by Eric J. Lyman
ROME, May 30 (Xinhua) -- Italy's struggles to create a government more than a dozen weeks after an inconclusive general election are now reduced to two flawed options -- a weak technical government most likely led by economist Carlo Cottarelli or a political government that somehow eluded political bosses up to now.
Italy's politics is entering into an unchartered territory weeks after the March 4 vote, which saw stronger-than-usual finishes for two anti-establishment parties.
The parties, the populist Five-Star Movement and the nationalist League, took 11 weeks to decide on an unheralded law professor Giuseppe Conte as their nominee for prime minister. But Conte's government was nixed due to opposition about a controversial, euro-skeptic nominee as finance minister.
After that, Italian President Sergio Mattarella picked Cottarelli to head a technical government. But the Five-Star Movement and the League have indicated they would not support a Cottarelli government, meaning it would have to operate within very limited parameters until a new election could be called, possibly within 50 days.
Meanwhile, the Five-Star Movement and the League have resurrected efforts to form a political government that would get President Mattarella's OK and make new elections unnecessary.
"There are no easy or compelling political choices for Italy at this point," Gian Franco Gallo, a political analyst, told Xinhua.
At least for the moment, Cottarelli appears to have the inside track though chances are very slim that he could survive a confidence vote, which could be held as soon as next week. He could still head the government despite losing the confidence vote, but he would do so in a strict caretaker capacity.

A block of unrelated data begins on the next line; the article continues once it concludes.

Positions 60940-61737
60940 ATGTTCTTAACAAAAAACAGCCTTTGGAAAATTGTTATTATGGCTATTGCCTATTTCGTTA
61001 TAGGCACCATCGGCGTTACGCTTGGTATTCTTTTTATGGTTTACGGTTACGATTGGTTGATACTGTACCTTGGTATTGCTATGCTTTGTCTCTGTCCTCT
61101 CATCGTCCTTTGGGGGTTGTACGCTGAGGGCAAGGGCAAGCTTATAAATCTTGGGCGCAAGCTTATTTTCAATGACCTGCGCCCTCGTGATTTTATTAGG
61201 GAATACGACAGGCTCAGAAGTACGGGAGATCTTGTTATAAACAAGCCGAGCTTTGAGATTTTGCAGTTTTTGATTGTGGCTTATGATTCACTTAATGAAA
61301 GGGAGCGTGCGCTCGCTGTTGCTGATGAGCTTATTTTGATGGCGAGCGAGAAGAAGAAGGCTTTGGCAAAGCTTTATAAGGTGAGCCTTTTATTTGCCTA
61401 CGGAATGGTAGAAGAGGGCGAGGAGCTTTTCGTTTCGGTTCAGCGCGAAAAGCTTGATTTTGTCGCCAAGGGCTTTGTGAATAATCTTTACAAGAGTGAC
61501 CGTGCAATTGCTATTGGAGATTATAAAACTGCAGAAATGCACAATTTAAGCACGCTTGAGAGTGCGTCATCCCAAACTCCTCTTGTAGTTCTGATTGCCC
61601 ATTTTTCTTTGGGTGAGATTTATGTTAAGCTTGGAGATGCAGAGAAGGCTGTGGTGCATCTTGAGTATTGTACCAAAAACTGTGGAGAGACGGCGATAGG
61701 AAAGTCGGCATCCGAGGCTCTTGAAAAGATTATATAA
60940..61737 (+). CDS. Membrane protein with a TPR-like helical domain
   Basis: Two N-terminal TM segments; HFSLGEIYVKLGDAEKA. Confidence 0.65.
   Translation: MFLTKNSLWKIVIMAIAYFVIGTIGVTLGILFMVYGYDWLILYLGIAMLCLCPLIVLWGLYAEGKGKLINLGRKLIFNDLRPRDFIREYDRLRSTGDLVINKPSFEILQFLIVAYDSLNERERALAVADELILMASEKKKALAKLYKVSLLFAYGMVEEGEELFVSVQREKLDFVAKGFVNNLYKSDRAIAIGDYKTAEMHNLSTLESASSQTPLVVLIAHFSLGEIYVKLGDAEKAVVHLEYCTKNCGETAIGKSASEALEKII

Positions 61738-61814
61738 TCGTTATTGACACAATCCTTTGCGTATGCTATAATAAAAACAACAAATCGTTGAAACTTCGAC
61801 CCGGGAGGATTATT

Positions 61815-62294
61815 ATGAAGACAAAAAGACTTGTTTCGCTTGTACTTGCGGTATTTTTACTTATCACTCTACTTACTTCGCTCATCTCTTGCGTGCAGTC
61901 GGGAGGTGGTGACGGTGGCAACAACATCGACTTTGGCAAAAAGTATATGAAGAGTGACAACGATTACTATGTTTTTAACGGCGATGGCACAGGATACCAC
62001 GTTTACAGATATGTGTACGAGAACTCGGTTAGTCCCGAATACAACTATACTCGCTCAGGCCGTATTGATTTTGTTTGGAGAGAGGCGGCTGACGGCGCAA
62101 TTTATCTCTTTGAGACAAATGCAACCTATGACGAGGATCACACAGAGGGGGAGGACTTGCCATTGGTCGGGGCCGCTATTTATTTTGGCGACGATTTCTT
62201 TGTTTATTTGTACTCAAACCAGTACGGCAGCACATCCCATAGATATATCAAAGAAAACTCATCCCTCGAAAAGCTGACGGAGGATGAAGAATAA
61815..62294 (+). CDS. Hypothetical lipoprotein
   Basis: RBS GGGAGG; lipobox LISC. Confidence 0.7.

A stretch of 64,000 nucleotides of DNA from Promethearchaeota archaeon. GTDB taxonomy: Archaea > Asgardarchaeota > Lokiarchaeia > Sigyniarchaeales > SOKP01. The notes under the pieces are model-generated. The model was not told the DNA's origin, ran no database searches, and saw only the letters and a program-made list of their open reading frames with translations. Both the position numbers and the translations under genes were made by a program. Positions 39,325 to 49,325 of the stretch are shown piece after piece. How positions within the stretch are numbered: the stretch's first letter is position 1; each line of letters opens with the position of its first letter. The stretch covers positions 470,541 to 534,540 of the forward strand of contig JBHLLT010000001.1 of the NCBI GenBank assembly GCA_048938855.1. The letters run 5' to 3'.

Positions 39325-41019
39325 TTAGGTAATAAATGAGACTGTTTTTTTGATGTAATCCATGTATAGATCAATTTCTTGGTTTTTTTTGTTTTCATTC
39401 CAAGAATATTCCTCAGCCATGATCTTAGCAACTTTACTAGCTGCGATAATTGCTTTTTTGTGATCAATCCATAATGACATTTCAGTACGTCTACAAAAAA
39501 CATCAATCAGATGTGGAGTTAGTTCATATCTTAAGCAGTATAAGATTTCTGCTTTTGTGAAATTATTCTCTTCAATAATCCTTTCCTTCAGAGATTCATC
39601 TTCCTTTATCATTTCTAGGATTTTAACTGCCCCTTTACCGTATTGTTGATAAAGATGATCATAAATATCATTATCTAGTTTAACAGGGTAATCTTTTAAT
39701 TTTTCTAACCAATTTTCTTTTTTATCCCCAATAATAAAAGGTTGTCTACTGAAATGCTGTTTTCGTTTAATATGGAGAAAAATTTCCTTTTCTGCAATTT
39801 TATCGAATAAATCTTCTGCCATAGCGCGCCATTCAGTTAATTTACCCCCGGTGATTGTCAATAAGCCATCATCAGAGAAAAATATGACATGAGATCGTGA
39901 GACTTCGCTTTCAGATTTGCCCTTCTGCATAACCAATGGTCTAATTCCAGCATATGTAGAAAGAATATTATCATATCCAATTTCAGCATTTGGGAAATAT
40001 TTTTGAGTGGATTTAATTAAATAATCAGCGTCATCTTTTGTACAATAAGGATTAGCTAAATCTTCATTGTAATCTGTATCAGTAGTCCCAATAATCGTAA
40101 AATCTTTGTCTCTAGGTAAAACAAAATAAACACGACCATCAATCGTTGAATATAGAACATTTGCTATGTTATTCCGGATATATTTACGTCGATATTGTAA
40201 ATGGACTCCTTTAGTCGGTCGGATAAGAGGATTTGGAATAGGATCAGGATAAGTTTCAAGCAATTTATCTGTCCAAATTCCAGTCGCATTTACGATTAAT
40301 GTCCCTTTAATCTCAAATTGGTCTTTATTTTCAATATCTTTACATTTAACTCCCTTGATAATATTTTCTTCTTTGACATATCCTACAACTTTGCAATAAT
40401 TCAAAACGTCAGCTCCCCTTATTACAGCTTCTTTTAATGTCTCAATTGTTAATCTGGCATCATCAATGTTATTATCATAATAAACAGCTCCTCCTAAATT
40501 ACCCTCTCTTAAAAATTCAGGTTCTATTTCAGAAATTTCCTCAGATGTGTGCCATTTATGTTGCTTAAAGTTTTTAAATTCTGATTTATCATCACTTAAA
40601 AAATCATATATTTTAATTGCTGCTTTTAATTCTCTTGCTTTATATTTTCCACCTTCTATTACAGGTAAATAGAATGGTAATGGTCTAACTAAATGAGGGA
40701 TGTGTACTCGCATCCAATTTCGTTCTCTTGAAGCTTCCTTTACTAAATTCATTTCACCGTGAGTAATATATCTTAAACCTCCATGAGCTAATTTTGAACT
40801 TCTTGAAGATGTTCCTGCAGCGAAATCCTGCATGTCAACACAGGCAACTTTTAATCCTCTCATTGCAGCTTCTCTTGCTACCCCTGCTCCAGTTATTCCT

If that indeed happens, Cottarelli would be Italy's first-ever technocrat head of government who failed to win a confidence vote for his appointment.
"Without winning a confidence vote a Cottarelli government would have a tremendously small mandate charged with simply keeping the government running," Andrea Marrone, a professor of constitutional law at the University of Bologna, told Xinhua. "That means assuring state workers get paid, pensions are paid, and that kind of thing."
Marrone said one exception could come in a moment of crisis, such as a natural disaster or a financial meltdown. Under those circumstances, he said, a technical government would have the power to take actions aimed at relieving the problem even without winning a confidence vote. But it would have to be careful not to take any steps that go beyond that.
Paolo Bellucci, a political scientist with the University of Siena, said it is not even clear whether a hypothetical Cottarelli government would be allowed to take steps towards passing the country's 2019 budget. In Italy, the national budget is drawn up in specific steps and must be passed by the last quarter of the year.
"If Italy finds itself with technical government without the support of parliament, the country will be unable to address any of the reforms it needs," Bellucci said in an interview.
A technical government could be very short lived: under those circumstances, the law allows for new elections within 50 days, meaning a new vote could take place in late July -- the tentative date appearing in the Italian press is July 29 -- a time when many Italians are away from home on vacation.
Undeterred by their failure with the proposed Conte government, the Five-Star Movement and the League say they are also working to come up with a political solution that would make new elections unnecessary. But it is unclear who they could pick as prime minister who would appeal to the parties' base, meet Mattarella's approval, and who was not considered during the weeks of negotiations leading up to Conte's ill-fated nomination.